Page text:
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Review of Related Literature

The redevelopment and modernization of the Baguio General Hospital and Medical Center at present is facing
conflict with its 115-year old facilities being declared as a heritage cultural structure. Further understanding of
Modernization, Greening and Conversion of Historic Hospitals as a part of sustainable redevelopment is vital in the
study. Another points in the study to understand was the principles and creation of outdoor and indoor healing

This part is about a review of existing literature related to the conservation of heritage, green design and
healing environment to set the theoretical framework and planning strategies for conservation of Built heritage and
creating a healing environment for Baguio General Hospital and Medical Center.

The Importance of Cultural Heritage

Culture is a term used by social scientists for a way of life. Every human society has a culture. Culture
includes a society’s arts, beliefs, customs, institutions, inventions, language, technology, and values. Culture
produces similar behavior and thought among most people in a particular society (Encyclopedia, 2007). Also,
UNESCO (2007) defines that culture “is a set of shared attitudes, values, goals and practices, the integrated pattern
of human knowledge, belief and behavior that depends on the capacity for learning and transmitting knowledge to
succeeding generations, including not only arts and letters, but also modes of life.

Cultural Heritage is an expression of the ways of living developed by a community and passed on from
generation to generation, including customs, practices, places, objects, artistic expressions and values. Cultural
Heritage is often expressed as either Intangible or Tangible Cultural Heritage (Ippolito, 2016). Also, According to
the United Nations Educational, Scientific and Cultural Organization, heritage is “our legacy from the past, what
we live with today, and what we pass on to future generations. Our cultural and natural heritages are both
irreplaceable sources of life and inspiration (UNESCO, 2002).

Built heritage value can be best expressed as a cultural resource. Architecture is a product of culture and
encapsulates the attitudes and values of the past times. These are valuables as they are documents with knowledge
of the evolution of society and are an important entity for the development of society (Worthing and Bond, 2008).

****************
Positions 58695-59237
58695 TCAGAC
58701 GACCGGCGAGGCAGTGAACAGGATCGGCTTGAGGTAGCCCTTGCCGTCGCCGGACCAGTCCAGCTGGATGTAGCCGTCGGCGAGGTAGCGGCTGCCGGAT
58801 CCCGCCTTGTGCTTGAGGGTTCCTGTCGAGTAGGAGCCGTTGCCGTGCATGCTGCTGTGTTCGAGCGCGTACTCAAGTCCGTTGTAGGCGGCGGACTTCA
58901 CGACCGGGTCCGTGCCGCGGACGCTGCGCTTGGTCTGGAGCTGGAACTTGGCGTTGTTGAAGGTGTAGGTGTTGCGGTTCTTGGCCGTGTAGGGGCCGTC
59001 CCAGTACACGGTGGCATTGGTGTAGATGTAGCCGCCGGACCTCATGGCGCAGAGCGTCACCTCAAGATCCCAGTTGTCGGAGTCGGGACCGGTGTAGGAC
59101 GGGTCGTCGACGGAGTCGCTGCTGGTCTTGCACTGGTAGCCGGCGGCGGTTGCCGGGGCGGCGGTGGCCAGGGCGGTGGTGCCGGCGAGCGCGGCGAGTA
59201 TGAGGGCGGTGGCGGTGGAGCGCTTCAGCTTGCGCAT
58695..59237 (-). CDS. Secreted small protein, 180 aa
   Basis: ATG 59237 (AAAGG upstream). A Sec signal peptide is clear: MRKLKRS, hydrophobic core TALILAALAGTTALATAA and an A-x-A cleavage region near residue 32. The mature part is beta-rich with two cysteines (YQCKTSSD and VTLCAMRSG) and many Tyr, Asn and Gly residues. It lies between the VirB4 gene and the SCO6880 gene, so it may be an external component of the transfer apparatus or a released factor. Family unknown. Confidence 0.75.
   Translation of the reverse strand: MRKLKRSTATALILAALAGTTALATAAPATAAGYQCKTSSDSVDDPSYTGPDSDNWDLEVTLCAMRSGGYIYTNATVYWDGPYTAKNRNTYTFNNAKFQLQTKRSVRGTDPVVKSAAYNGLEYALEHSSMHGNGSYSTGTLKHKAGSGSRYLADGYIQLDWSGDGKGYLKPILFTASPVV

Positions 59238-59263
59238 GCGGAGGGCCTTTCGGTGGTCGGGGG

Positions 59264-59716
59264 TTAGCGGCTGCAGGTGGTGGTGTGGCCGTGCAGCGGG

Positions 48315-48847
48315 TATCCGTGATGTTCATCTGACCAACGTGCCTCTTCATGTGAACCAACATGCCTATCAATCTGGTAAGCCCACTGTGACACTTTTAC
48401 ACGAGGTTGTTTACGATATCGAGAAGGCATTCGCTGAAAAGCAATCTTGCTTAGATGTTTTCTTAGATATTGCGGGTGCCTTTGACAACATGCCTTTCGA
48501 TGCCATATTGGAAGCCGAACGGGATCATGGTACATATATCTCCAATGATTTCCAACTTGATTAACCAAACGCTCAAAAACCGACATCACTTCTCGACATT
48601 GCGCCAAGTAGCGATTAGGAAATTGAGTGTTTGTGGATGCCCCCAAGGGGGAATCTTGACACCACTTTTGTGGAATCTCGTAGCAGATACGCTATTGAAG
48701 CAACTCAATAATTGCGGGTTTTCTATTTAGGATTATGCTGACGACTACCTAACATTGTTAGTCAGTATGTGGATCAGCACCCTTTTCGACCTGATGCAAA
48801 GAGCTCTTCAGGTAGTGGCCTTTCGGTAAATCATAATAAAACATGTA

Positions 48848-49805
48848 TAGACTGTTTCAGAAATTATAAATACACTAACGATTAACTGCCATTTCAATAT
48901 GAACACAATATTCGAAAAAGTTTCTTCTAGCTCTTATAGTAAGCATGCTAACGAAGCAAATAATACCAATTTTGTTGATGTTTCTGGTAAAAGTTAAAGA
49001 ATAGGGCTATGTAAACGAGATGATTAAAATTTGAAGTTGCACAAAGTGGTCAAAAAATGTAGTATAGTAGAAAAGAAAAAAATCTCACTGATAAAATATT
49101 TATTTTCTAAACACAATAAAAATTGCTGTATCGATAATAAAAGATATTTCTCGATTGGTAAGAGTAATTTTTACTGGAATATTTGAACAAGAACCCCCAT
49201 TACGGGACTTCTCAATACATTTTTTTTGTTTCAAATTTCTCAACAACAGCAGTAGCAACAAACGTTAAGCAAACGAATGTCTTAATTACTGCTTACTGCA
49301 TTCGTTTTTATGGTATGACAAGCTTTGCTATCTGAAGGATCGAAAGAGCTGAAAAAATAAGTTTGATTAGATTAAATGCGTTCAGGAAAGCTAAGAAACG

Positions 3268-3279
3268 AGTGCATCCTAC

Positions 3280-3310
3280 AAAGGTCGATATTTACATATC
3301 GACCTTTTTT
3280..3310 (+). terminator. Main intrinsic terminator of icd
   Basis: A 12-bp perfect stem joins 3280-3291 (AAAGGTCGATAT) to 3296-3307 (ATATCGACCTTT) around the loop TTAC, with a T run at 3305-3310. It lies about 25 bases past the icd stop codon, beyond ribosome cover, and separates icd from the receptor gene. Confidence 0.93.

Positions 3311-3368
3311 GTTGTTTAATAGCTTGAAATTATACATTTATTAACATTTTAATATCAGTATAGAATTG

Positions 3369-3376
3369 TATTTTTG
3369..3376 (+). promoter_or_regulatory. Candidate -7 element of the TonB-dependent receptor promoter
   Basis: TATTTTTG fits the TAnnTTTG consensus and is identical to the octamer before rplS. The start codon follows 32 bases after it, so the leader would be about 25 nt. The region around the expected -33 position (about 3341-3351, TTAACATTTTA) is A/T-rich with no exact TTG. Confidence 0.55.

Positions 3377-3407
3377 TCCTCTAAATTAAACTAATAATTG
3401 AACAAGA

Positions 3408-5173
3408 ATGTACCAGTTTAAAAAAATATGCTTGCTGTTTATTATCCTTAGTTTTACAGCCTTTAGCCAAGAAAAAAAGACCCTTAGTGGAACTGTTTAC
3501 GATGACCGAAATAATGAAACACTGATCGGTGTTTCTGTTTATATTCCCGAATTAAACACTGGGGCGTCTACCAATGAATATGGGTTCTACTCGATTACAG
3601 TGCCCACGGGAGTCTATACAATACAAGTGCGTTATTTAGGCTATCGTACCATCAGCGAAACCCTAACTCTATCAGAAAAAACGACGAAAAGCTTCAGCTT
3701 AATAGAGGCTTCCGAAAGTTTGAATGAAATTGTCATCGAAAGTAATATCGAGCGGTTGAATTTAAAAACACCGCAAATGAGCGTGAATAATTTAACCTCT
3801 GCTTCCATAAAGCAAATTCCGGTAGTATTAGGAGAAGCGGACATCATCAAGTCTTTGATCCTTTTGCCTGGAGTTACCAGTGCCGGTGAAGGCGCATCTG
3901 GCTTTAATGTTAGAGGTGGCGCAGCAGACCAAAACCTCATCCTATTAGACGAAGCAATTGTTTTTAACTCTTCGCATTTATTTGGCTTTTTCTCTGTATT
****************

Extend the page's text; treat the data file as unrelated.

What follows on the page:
Historic Environment and Heritage Buildings

Historic environment contains a unique and dynamic record of human activity. It has been shaped by
people responding to the surroundings they inherit, and embodies the aspirations, skills and investment of
successive generations (Lockhart, 2014). Some parts of the historic environment are important to society as a
whole or to a group within it and merit some level of protection or consideration. These are called our heritage
assets. They are the elements of the historic environment that we value for more than their money’s worth. The
generations that follow us are most likely to value them. It has therefore long been accepted that we have a
responsibility to look after them (Lockhart, 2014).

Heritage buildings possess architectural, aesthetic, historic or cultural values and are declared as heritage
buildings by the planning authority, heritage conservation committees or any other competent authority in whose
jurisdiction such buildings are situated. Historical significance, architectural style, design, technology and material
use and aesthetic are the main parameters to identify the heritage buildings/precincts. Heritage can be
environmental, architectural, and archaeological or culture and crafts related (Chairatananonda, 2009).

Contemporary Issues in Urban Heritage Conservation

Urbanization in many developing economies has been rapid, incessant, excessive, and often uncontrolled.
Widespread growth of cities has resulted in deteriorating urban environments. Such modes of urbanization have
also been damaging to natural resources including land and water bodies, and cultural resources including built
heritage, building crafts, traditional knowledge and creative industries.

The globalization processes have resulted in increasing homogenization and standardization across the
world. This in turn hassled to a growing search for identity. These have posed persistent threats to the heritage
assets and values and the identity of historic urban area. In previous decades, urbanization resulted in vast
destruction of built cultural heritage in order to create a ‘tabula rasa’ and restructure the city. Places assume a key
role in the urbanization processes as they satisfy the need for identity. Cultural heritage plays a key role in the
establishing the identity of places and their regeneration.

Heritage Conservation

Heritage conservation is defined as all actions or processes aimed at safeguarding the character-defining
Elements of a historic place to retain its heritage value and extend its physical life (Fan, 2014). Fan also defined
conservation as the process of managing change to a significant place in its setting in ways that will best sustain its
heritage values, while recognizing opportunities to reveal or reinforce those values for present and future
generations. In the sphere of cultural heritage, the preservation values are critical deciding what to preserve and
how. Even making a typical preservation decision reveals many different and sometimes divergent values: artistic,
aesthetic and historic values, plus economic values tied with the use of building or other structure under

Cultural Heritage in the Context of Sustainable Development

Traditional approaches of environment protection were concentrated on limiting the impacts on the natural
and, to some extent on social and cultural environment. The main concern of such approaches was repair, and the
perspective was short time orientated. However, over the recent decades the concept of sustainable development
has evolved. Gro Harlem Brundtland, the former Prime Minister of Norway, in Brundtland Commission Report
describes that a sustainable heritage development is that development which meets the needs of the present without
compromising the ability of the future generation to meet its own needs (Lafferty, Knudsen and Larsen, 2007).
Moreover, Cohen (2002) suggests that the aim of conservation should be promoting life characterized by a strong
sense of continuity and aesthetic qualities are not sufficient to achieve this aim. The focus should not be only on
the monuments, but everyday urban activities should also be rediscovered. According to D. Rypkema (2007),